Tee.Q
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Where do I even start? And someone show me the steps to do this please? Thanks in advanceName:  Screenshot 2020-11-30 203105.png
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davros
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(Original post by Tee.Q)
Where do I even start? And someone show me the steps to do this please? Thanks in advanceName:  Screenshot 2020-11-30 203105.png
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Surely you can make a start? They have given you a function I so the first step is to differentiate it (and then a second time)
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Tee.Q
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(Original post by davros)
Surely you can make a start? They have given you a function I so the first step is to differentiate it (and then a second time)
Someone sent me the solution but I just don't know how they got there.
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(Original post by Tee.Q)
Someone sent me the solution but I just don't know how they got there.
OK, but can you make a start on the differentiation? What do you get for dI/dt?
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Tee.Q
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(Original post by davros)
OK, but can you make a start on the differentiation? What do you get for dI/dt?
I'll try my best to get dI/dt
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Tee.Q
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(Original post by davros)
OK, but can you make a start on the differentiation? What do you get for dI/dt?
I feel like I'm doing something wrong Name:  20201130_205656-compressed.jpg.jpeg
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B_9710
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(Original post by Tee.Q)
I feel like I'm doing something wrong Name:  20201130_205656-compressed.jpg.jpeg
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You need to use the product rule
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davros
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(Original post by Tee.Q)
I feel like I'm doing something wrong Name:  20201130_205656-compressed.jpg.jpeg
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Unfortunately you are!

You have a product of 2 functions so you need to use the product rule to differentiate - does this ring any bells? Also you've brought out a 't' factor when I would expect either an 'a' or a 'w'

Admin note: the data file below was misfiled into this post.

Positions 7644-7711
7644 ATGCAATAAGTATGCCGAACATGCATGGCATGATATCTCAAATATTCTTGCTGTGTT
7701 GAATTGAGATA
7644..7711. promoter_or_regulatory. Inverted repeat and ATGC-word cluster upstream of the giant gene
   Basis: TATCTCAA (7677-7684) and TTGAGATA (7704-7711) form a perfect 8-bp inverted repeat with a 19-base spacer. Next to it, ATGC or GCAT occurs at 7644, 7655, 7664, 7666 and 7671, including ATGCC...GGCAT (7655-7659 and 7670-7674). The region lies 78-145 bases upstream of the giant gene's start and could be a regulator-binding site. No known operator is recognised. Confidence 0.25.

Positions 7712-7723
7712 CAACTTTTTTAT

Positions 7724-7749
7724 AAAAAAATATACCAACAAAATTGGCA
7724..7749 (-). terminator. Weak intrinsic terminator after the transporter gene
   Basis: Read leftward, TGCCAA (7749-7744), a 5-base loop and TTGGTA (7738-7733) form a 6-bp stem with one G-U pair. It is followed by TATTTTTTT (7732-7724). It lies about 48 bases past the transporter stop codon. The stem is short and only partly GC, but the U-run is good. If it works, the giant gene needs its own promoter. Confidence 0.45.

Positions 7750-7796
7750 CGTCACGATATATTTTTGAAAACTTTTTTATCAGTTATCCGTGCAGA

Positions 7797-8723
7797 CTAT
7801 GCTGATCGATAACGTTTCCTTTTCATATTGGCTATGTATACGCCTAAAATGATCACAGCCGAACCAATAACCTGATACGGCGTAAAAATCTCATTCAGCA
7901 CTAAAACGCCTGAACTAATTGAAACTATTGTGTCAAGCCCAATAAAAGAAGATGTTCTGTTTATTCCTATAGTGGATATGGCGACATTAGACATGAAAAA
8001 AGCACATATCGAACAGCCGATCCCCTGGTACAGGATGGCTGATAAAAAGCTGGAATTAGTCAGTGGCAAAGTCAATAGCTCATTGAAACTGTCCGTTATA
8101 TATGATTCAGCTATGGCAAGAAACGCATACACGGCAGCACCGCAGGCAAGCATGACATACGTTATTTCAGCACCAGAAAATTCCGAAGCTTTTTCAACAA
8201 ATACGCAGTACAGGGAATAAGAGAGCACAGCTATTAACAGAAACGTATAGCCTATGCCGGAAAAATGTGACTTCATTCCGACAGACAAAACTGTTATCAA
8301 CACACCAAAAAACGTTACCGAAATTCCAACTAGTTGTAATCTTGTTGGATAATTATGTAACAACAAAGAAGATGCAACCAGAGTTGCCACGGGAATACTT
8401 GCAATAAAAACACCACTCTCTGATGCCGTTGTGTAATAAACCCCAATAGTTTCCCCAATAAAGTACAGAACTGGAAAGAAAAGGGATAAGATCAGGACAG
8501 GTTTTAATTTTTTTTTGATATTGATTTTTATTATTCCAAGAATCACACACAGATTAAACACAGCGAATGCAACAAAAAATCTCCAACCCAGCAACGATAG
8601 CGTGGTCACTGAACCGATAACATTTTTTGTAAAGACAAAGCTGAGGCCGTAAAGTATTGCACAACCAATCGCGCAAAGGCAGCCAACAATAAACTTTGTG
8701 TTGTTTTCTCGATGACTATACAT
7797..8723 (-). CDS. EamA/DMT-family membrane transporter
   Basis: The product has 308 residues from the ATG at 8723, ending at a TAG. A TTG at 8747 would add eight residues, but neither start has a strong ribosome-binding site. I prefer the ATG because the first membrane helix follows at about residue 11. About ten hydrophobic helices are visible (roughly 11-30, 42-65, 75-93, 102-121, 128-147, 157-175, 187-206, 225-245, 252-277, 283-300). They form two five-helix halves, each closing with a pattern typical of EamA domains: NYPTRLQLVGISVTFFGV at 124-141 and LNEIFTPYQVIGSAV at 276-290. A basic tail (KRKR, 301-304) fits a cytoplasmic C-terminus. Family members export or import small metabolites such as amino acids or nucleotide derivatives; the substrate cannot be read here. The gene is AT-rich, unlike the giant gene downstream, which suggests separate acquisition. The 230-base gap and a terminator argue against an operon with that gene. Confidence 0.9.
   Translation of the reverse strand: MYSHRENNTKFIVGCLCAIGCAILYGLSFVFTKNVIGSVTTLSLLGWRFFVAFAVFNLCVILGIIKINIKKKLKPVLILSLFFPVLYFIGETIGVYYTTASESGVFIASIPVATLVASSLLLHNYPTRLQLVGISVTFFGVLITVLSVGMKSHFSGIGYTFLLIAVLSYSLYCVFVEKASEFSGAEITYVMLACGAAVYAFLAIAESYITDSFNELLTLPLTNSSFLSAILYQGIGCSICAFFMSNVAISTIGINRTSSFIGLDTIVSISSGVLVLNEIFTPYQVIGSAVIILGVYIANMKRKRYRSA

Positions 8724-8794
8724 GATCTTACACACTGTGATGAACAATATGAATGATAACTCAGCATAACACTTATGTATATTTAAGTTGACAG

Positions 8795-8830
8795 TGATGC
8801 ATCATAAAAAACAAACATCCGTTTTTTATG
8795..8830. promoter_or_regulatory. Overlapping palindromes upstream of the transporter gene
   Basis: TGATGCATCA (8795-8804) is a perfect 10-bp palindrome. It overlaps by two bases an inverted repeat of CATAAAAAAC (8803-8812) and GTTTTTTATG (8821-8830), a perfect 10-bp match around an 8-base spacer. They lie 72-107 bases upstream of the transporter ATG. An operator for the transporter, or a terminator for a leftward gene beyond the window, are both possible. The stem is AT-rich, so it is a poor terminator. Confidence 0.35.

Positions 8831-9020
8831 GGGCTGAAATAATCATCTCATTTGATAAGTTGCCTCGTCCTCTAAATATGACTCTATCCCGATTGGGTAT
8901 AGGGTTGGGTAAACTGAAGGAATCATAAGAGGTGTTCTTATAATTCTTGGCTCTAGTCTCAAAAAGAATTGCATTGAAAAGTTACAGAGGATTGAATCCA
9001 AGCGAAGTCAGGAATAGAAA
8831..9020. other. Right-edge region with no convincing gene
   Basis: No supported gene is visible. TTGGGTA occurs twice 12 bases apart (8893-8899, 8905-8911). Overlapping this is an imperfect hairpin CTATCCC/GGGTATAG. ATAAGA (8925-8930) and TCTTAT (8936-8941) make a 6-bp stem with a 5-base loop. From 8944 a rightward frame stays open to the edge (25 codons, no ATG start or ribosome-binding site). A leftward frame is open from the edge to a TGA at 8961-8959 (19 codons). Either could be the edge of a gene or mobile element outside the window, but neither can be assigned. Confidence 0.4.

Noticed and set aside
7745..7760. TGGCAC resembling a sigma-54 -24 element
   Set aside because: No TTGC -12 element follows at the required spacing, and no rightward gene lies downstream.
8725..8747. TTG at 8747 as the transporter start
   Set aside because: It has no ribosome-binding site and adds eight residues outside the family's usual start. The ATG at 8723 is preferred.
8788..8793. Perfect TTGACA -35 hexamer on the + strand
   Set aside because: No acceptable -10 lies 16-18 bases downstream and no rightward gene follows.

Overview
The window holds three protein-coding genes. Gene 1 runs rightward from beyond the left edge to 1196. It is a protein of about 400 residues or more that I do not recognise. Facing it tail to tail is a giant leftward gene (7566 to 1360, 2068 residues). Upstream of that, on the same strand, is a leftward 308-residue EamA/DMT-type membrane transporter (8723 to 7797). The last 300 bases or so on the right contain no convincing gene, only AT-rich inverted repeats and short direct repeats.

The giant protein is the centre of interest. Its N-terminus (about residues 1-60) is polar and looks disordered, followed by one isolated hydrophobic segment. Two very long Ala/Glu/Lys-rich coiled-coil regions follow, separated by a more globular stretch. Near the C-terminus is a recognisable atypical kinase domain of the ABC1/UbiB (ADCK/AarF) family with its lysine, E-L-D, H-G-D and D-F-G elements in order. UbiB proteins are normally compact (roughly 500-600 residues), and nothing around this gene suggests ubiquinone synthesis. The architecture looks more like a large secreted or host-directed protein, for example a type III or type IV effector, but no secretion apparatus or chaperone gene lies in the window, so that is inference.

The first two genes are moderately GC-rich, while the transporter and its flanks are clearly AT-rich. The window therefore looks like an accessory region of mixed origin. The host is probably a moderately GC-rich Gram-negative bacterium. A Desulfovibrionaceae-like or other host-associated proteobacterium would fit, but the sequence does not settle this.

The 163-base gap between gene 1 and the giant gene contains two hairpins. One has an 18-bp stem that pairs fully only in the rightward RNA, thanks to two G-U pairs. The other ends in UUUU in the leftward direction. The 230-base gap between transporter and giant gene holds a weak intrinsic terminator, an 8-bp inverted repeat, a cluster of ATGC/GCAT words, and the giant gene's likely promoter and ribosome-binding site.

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Tee.Q
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(Original post by B_9710)
You need to use the product rule
My bad. Thanks
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Tee.Q
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(Original post by davros)
Unfortunately you are!

You have a product of 2 functions so you need to use the product rule to differentiate - does this ring any bells? Also you've brought out a 't' factor when I would expect either an 'a' or a 'w'
ohhhh okay i will take out w when i differentiate it
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Tee.Q
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(Original post by Tee.Q)
ohhhh okay i will take out w when i differentiate it
Name:  20201130_211402-compressed.jpg.jpeg
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Tee.Q
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ohhh you meant the a in -at to be taken out
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(Original post by Tee.Q)
Name:  20201130_211402-compressed.jpg.jpeg
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Look at that first term again. What do you go when you differentiate  e^{-at} ?
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Tee.Q
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(Original post by B_9710)
Look at that first term again. What do you go when you differentiate  e^{-at} ?
Do you get  -ae^{-at} ?
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davros
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(Original post by Tee.Q)
Do you get  -ae^{-at} ?
That's right

Are you out of practice on these ?
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Tee.Q
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(Original post by davros)
That's right

Are you out of practice on these ?
🤣🤣 I was fairly decent at these before quarantine but im forgetting a lot of stuff now. I will try getting the second derivative on my own but I don't know what it means when it says "show I(t) is a solution of of equation 1". And thank you guys for having patience with me. You're truly amazing
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Tee.Q
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(Original post by davros)
That's right

Are you out of practice on these ?
Name:  20201201_020825-compressed.jpg.jpeg
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Size:  43.4 KB I've now done the second derivative. What does it mean when it says "show that I(t) is a solution of equation 1"?
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(Original post by Tee.Q)
I've now done the second derivative. What does it mean when it says "show that I(t) is a solution of equation 1"?
I haven't checked your derivatives. but it basically means that if you plug your expressions for d^2I/dt^2, dI/dt and I into the left hand side of equation (1) then you should find that things magically cancel out and you get 0 as the result
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username5491034
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is this A level maths ?
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Tee.Q
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(Original post by existentialdered)
is this A level maths ?
nope
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